No one wants to entertain the idea of their partner being physically or emotionally abusive. But according to research published in the Journal of Interpersonal Violence, there’s no universal motivator for partner abuse—and taking precaution could be what helps a person survive that situation.
Researchers recruited 348 female college students to take a series of surveys and questionnaires that measured the amount of relationship conflict they’ve experienced in the past. The questions inquired about minor and severe acts of aggression, like pushing and kicking, sustained injuries, and emotionally abusive behavior, such as suspiciously questioning where your partner has been to belittling them in front of other people.
The results: 95% of participants have been emotionally abusive while 30% have been physically abusive. Why? After the inability to express themselves verbally, women resort to abuse because they’re angry, retaliating for emotional hurt or just—believe it or not—stressed. This suggests that anger and stress management could be helpful in reducing partner violence, says the study.
Outside this study, the American Psychological Association finds “more than one in three women and more than one in four men in the United States have experienced rape, physical violence and/or stalking by an intimate partner in their lifetime,” with interpersonal violence being the leading cause of female homicides and injury-related deaths during pregnancy.
So what’s an effective course of action? Prevention, especially since abuse is a cycle and not one that is easily broken, says Ramani Durvasula, PsyD, a psychology professor at the California State University, Los Angeles and the vice chair of the APA’s Committee on Women. “Once you give permission for a person to verbally or physically abuse you, precedent is set and communication with your partner goes out the window.”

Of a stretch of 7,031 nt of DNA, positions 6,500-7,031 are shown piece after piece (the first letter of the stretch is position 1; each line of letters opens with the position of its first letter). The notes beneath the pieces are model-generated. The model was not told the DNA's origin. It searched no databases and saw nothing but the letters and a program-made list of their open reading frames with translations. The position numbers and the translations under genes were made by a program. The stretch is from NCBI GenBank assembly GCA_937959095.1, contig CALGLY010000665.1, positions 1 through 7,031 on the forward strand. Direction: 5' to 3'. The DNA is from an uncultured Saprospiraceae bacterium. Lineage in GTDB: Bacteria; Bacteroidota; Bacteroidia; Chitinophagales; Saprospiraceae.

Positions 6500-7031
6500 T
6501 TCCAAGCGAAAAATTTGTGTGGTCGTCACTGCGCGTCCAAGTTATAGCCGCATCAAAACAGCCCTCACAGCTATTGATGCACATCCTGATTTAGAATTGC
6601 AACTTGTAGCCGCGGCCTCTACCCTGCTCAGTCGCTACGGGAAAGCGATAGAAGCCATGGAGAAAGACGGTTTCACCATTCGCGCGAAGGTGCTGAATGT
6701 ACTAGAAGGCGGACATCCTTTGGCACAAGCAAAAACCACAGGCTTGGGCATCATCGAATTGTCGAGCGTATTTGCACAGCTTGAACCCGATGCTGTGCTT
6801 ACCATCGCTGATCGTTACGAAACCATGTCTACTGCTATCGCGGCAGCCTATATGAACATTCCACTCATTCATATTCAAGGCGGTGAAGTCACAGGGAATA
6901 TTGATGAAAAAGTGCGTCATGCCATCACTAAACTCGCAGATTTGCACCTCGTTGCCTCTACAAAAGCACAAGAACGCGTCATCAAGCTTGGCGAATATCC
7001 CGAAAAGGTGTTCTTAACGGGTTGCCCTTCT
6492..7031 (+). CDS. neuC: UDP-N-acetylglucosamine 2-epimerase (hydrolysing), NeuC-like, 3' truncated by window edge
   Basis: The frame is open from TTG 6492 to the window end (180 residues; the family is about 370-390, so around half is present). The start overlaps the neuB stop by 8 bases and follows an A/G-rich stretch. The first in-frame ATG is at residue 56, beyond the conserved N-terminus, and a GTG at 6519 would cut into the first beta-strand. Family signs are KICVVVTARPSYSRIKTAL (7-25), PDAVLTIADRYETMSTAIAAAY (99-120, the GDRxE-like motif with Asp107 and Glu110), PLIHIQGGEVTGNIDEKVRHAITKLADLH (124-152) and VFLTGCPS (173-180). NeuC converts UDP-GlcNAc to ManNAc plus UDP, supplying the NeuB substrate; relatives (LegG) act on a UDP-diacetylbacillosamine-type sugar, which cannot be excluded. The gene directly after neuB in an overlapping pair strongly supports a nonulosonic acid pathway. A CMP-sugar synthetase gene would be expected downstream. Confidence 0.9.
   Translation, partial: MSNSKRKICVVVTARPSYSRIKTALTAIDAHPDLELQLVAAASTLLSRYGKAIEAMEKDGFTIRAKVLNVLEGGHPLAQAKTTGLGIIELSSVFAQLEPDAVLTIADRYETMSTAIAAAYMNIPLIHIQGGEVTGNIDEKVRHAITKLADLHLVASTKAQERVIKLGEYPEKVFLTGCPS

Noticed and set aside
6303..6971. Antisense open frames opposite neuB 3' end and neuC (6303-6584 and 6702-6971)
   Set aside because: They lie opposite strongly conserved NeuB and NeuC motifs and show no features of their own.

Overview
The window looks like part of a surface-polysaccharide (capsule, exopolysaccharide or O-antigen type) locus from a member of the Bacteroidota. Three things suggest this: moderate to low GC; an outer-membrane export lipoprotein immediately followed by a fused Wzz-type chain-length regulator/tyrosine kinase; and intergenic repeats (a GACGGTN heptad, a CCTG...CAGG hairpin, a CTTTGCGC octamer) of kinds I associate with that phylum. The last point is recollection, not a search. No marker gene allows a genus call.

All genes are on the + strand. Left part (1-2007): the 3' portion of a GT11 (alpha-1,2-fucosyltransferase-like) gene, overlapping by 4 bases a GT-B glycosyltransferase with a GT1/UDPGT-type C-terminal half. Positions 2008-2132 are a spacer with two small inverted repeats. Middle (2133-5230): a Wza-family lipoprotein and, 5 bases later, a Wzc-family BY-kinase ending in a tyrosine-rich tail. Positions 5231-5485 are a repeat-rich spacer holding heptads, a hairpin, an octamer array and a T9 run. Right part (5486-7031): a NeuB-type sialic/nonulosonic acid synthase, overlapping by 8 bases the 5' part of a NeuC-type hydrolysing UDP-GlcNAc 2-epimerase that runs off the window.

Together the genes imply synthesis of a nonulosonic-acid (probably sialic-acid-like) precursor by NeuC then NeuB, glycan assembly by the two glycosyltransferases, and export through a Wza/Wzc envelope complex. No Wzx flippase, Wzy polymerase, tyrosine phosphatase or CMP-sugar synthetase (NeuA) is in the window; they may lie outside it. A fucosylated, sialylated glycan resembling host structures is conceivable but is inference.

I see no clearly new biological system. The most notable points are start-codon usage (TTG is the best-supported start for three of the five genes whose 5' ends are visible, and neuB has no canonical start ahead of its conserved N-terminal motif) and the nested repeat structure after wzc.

Here are 5 signs you need to watch for.
Partners who go in for the push or hit of any kind should set off alarm bells, says Durvasula.
Same goes for insults. “If it’s easy to use defamatory words in arguments or undermine another person, then pay attention,” she says. “It is abuse and can take a tremendous toll.” Specifically, it puts a person at greater risk for depression, suicidal thoughts and behavior, anxiety, low self-esteem and poor physical health, says the APA.
Then there are the physical signs your relationship may be taking a dangerous turn. “Destroying property during arguments, like wall punching and breaking objects, is a sign of dysregulated anger, or mood swings, that could escalate in the future,” says Durvasula. (You can’t afford to miss these 11 anger management tips.)
On a similar level, sex that feels coerced or forced is another cause for concern, says Durvasula. “We are reluctant to call it ‘rape’ when it’s happening within a relationship, but no means no whether you’re married, dating, or anything else.”
Beyond that, control, or feeling like your partner is keeping track of your every move, is another sign of potential abuse. In which case, partners should seek help. “Such help can allow a person to establish a plan of safety,” says Durvasula. (Get the APA’s guidelines for such, here.) “Even if nothing has happened yet, you can create a plan to help stop an abusive situation before it escalates.” (Here are the long-term side effects of domestic violence no one talks about.)
If you are currently, or suspect you might be, in an abusive relationship, call 911 for immediate assistance. For additional help and support, dial The National Domestic Violence Hotline at (888) 799-SAFE or The National Coalition Against Domestic Violence at 800-799-SAFE.